“It’s a terrible idea when you have the alternative of being in a medical facility where people can assess your bleeding,” Fransen said. “It’s very unsafe in a non-hospital setting.”
In a follow-up interview with GateHouse Media this month, Goodwin said she did not recall administering medication during that home birth.
“I follow the laws of my state,” Goodwin said.
Many non-nurse midwives in Oklahoma are credentialed as “certified professional midwives” — or CPMs —through the North American Registry of Midwives. But the state has no educational or training requirements of its own. Anyone can call themselves a midwife and practice as one.
Disch told state investigators that, as a certified professional midwife, she was trained to perform episiotomies. And Goodwin told GateHouse Media that, while she does not prescribe medication, her credential allows her to administer drugs.
But the North American Registry of Midwives lacks legal authority to give prescribing authority to its members.
Obtaining the drugs
Goodwin said in 2018 that she obtained medication “from states where they recognize midwives” but did not cite a business or provider name. She also said that if she has clients who need a prescription, Goodwin has providers to which she can refer them.
In the follow-up interview in October, Goodwin contradicted her earlier statements.
“If I have a client who needs or wants a prescription,” she said, “I encourage them to talk to their primary care provider.”
Click to hear Goodwin’s own words.
In Disch’s case, an affidavit notes she had obtained Pitocin online through a company called Precious Arrows. The company is based in North Carolina, where non-nurse midwives are barred from practicing. Like Misoprostol, Pitocin is a prescription drug used to slow postpartum bleeding.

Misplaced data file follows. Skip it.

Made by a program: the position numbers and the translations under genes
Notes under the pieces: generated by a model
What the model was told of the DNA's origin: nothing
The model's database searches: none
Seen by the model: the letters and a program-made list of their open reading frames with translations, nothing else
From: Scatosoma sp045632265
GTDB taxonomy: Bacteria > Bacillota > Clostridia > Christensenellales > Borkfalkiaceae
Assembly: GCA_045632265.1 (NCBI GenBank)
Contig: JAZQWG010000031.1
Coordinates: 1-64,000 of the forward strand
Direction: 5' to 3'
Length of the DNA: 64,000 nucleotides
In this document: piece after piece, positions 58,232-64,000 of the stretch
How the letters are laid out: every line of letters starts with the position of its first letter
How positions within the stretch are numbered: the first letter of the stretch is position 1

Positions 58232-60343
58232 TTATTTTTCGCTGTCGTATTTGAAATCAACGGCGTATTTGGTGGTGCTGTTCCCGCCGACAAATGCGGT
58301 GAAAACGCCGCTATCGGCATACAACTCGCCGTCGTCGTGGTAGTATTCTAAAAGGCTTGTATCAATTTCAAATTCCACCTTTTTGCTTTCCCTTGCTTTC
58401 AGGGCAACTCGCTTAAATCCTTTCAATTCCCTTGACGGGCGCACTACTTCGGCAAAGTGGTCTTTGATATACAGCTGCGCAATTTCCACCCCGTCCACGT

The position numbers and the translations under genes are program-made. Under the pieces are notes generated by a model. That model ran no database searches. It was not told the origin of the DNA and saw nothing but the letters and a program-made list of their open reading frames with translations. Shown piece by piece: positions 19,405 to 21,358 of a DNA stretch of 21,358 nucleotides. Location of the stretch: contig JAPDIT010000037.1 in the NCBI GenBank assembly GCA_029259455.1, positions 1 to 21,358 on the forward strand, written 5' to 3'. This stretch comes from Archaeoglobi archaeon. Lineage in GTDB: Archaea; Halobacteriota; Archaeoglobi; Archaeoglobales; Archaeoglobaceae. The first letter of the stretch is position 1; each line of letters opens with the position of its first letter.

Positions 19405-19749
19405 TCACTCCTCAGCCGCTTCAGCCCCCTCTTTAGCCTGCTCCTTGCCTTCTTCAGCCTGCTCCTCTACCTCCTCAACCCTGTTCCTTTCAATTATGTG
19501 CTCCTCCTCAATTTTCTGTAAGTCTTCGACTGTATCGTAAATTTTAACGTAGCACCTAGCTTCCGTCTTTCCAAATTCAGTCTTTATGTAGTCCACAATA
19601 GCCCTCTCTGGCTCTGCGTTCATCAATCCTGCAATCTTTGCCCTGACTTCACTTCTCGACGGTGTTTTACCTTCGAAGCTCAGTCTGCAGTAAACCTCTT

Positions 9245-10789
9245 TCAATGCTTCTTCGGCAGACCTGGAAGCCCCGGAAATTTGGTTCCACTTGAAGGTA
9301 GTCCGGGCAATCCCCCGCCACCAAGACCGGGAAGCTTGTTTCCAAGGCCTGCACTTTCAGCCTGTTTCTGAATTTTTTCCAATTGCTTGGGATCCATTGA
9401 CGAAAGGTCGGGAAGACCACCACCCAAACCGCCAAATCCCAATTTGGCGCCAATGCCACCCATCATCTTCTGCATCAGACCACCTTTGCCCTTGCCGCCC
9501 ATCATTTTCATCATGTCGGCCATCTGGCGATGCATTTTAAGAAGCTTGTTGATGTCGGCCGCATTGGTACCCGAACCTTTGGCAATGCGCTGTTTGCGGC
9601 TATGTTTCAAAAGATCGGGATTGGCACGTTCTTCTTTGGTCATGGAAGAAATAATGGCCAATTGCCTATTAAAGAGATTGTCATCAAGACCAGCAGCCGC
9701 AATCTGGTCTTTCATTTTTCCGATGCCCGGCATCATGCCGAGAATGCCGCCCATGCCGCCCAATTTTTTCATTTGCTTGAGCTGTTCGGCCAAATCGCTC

During a public hearing last year, another non-nurse midwife in the Oklahoma City area also admitted to administering medication.
Student midwife Brandy Harris told the Oklahoma Board of Nursing at a November 2018 hearing that she administered medication to patients, including intramuscular injections of Rocephin — an antibiotic — mixed with Lidocaine.
“My statement there was speaking directly to what I’ve been trained to do as a CPM student,” Harris told GateHouse Media nearly one year later.
Harris herself is not licensed under the Board of Nursing, but she assisted then-nurse midwife Dawn Karlin in a fatal attempted out-of-hospital birth that contributed to Karlin’s nursing license revocation.
Harris testified that Karlin taught her “how to perform cervical examinations and how to administer medications,” according to board documents summarizing the hearing.
Karlin’s own testimony later contradicted Harris when Karlin denied having delegated the administration of prescription medications and said she personally administered Rocephin to the patient in that case.
Neither Karlin, whose prescribing authority lapsed in 2014, nor Harris, who did not say when she administered the medication, specified how they obtained the drugs, but Karlin told the board she “continues to administer medications without a healthcare provider’s order.”
Karlin declined to comment to GateHouse Media about anything discussed in the board hearing.
“I’m not willing,” she said, “to speak to anything about my certified nurse midwife license.”